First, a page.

By Cristian Capotescu and Gil Eyal, Columbia University
[For the Spring 2023 SKAT Newsletter]
TrustWorkers Project exhibition June 2022 at Columbia University
Trust is one of the twenty-first century’s defining social and political issues. Trust, or lack thereof, shapes how citizens interact with media, information technology, and expert systems. Despite, or perhaps precisely because trust undergirds our ability as a society to share physical as well as virtual public space and because it is at the core of our most intimate and our most technologically mediated social relationships, it is perpetually fragile, and it is often perceived to be in crisis. This sense of a crisis of trust in institutions, government, science, media, and expert systems has gained particular salience in the public debate since the beginning of the pandemic. But as concerning and real as this crisis is, we do not believe it is an entirely new phenomenon. Nor is the crisis of trust an issue reducible to the onset of new social media platforms, the rise of populist movements in our body politic, or the spread of mis-and disinformation. Based on this premise, the Trust Collaboratory launched in the fall of 2022 at Columbia University as one of the first research centers in the nation chiefly dedicated to the study of the social dynamics of trust. Under its founding director, Gil Eyal (Sociology), the center started with a grant from the Andrew W. Mellon Foundation in 2020 as the Mellon Sawyer Seminar on Trust and Mistrust of Science and Experts. Today, the center has grown beyond its initial footprint and is set to engage in the coming years with three programmatic arenas: Science and medicine; information technology and algorithms; and media and journalism.
Our focus on these three areas around which trust is built, shaped, and negotiated is deliberate. Liberal democracies in general, and the United States polity especially, rely on a system of “checks and balances” that shores up confidence in a well-functioning democracy. Alongside the constitutionally codified executive, legislative, and judicial branches, American democracy is also safeguarded by informal checks and balances, including the “fourth estate” (the media) and the “fifth branch” (science, especially regulatory science). Because media and science lack the constitutionally mandated powers of the other branches, they can only perform this crucial role as long as they enjoy trust and command the respect of the citizenry. However, as Emile Durkheim warned about this trust dilemma more than a century ago, “all the scientific demonstrations in the world would have no influence if a people had no faith in science.” Durkheim was among the first to recognize that trust shapes how citizens relate to scientific knowledge and public institutions. But trust is brittle, and the ease with which it can be lost is disproportionate to the efforts required to regain it. This situation creates significant challenges for maintaining trust in our democracy and the viability of its checks and balances. Building trust in the democratic project requires prolonged trust-building efforts untethered from the short-termism of election cycles and moral panics.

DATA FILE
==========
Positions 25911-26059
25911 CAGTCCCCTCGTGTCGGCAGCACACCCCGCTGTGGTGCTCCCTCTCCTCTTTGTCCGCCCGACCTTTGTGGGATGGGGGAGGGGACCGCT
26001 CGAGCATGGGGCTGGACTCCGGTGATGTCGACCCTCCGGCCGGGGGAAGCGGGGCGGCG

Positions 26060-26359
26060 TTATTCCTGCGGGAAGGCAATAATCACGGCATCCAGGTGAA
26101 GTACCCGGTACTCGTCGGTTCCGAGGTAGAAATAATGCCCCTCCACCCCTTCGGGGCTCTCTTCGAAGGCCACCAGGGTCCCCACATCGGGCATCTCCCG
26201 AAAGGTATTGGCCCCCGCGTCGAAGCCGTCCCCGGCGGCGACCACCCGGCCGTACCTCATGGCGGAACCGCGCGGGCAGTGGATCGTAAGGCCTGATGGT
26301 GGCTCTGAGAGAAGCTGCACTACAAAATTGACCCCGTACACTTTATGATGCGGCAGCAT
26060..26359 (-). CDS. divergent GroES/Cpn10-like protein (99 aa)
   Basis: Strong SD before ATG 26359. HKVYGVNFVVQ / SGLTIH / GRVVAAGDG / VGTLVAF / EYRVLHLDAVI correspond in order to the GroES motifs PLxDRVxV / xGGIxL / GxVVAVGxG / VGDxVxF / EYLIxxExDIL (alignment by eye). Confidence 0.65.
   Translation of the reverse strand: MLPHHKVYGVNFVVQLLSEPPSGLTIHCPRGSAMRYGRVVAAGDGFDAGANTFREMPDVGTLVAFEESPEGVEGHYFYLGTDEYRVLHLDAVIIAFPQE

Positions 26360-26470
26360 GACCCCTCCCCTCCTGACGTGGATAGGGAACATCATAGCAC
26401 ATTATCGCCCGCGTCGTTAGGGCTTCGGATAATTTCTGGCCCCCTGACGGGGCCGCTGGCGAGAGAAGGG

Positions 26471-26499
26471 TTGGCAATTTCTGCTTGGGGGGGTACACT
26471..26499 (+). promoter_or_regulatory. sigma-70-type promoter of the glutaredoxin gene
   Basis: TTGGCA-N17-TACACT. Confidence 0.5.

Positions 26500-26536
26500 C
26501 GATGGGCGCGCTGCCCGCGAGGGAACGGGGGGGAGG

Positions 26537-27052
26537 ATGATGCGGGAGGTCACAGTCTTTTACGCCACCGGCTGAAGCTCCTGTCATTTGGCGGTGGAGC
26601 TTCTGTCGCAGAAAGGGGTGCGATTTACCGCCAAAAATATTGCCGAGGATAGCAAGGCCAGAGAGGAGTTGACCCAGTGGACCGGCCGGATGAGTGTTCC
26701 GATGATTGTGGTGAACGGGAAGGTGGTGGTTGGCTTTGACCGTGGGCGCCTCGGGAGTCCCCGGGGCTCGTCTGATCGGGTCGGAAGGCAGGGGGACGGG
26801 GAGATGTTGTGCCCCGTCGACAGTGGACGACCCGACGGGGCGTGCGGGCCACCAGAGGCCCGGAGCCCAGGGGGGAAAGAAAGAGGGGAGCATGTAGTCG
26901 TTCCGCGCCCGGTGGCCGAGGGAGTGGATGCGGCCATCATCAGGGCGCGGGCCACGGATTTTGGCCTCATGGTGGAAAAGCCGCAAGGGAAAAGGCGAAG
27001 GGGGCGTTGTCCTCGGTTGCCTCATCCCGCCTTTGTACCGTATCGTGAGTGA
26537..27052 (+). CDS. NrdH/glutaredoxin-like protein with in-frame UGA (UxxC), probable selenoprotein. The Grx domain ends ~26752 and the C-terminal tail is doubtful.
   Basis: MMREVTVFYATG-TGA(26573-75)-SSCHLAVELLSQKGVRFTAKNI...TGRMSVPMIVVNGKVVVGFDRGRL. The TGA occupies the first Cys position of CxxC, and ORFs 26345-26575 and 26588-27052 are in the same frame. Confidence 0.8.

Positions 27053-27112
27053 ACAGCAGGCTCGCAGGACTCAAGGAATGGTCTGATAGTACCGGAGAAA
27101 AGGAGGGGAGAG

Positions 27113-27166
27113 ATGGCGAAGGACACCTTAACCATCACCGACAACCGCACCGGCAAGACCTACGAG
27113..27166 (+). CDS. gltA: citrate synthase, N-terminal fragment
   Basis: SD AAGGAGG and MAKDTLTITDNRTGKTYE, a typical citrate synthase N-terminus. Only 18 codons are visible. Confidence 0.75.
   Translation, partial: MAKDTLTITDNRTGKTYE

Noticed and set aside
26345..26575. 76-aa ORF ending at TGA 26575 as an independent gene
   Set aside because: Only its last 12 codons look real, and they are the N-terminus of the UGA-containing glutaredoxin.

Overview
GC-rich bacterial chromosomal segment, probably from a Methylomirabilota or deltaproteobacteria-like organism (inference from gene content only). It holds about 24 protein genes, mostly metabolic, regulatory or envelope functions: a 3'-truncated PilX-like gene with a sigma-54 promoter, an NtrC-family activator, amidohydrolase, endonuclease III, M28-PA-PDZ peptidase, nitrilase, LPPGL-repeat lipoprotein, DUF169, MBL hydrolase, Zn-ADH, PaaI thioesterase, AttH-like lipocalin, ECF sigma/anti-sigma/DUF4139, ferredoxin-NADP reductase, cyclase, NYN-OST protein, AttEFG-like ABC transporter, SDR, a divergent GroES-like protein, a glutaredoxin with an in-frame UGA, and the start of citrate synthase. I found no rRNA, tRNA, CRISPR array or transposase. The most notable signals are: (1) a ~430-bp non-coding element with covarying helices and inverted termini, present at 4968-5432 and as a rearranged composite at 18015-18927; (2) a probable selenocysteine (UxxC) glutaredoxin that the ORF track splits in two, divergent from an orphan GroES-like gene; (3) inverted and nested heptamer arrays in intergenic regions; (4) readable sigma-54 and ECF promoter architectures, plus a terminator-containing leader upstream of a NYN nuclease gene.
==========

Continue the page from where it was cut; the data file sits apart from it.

The Trust Collaboratory, therefore, puts at the center of its intellectual mission the following question: How are we to fortify trust when our profession and other academic fields provide few robust insights into what trust is and how it can be studied?“Trust barometers” common in the polling industry often flatten and obscure how trust operates in the intricate social webs, beliefs, and meanings of daily life. Trust remains stubbornly unquantifiable, and we believe that unpacking its multidimensionality in theory and practice requires concerted interdisciplinary efforts. Responding to these challenges, the Trust Collaboratory builds a multi-dimensional research architecture to translate scholarly insights and findings into public interventions. Housed within the INCITE Institute at Columbia University, the center drives new research and publicly-engaged activities to bring the rich analytical insights of the social sciences and humanities to bear on this foundational and often taken-for-granted infrastructure of modern life. At the heart of our work is the recognition that trust is not merely an object of study in the classical sense. We reckon that trust is also a lived scholarly practice because academia requires the trust of the communities it works for and with. For this reason, the Trust Collaboratory’s institutional mission incorporates community-academic collaboration principles based on a practice of co-production and consultation. They are at the forefront of our work as we draw on the expertise and contributions of scholars as well as external stakeholders, including journalists, community advocates, non-profit professionals, policy experts, and policymakers in NYC and beyond.
The Trust Collaboratory’s inaugural series of activities in the academic years 2022–24 encompasses the Covid-19 and Trust in Science Project (CATS). This transnational research initiative analyzes the experiences of Long Covid patients in the United States, Brazil, and China. Our ongoing TrustWorkers Project, in turn, explores how frontline workers in America’s public health sector—Community Health Workers (CHWs)—operate as trust mediators between local communities and medical institutions. We are also launching new projects in 2023 that study the job market challenges of the millions of employees suffering from Long Covid as well as the role of AI and algorithms in criminal justice and hospital medicine.
Interested in collaborating with us? Visit us at TrustCollaboratory.org for more information. Register for the launch event on April 20 (Thursday) here.